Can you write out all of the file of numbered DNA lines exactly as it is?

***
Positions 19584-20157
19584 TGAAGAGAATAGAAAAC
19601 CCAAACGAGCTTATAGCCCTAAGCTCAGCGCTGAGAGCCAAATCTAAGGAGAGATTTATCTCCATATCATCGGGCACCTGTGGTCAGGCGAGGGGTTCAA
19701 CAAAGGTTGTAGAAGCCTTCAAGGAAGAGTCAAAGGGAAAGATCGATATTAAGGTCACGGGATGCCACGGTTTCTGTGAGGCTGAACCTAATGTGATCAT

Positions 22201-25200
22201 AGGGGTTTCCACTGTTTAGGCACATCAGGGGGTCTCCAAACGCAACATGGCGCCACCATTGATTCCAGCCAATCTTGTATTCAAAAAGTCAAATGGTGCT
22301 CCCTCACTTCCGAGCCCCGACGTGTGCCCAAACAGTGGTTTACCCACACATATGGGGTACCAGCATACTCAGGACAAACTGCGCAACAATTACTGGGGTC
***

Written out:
Positions 19584-20157
19584 TGAAGAGAATAGAAAAC
19601 CCAAACGAGCTTATAGCCCTAAGCTCAGCGCTGAGAGCCAAATCTAAGGAGAGATTTATCTCCATATCATCGGGCACCTGTGGTCAGGCGAGGGGTTCAA
19701 CAAAGGTTGTAGAAGCCTTCAAGGAAGAGTCAAAGGGAAAGATCGATATTAAGGTCACGGGATGCCACGGTTTCTGTGAGGCTGAACCTAATGTGATCAT

Positions 22201-25200
22201 AGGGGTTTCCACTGTTTAGGCACATCAGGGGGTCTCCAAACGCAACATGGCGCCACCATTGATTCCAGCCAATCTTGTATTCAAAAAGTCAAATGGTGCT
22301 CCCTCACTTCCGAGCCCCGACGTGTGCCCAAACAGTGGTTTACCCACACATATGGGGTACCAGCATACTCAGGACAAACTGCGCAACAATTACTGGGGTC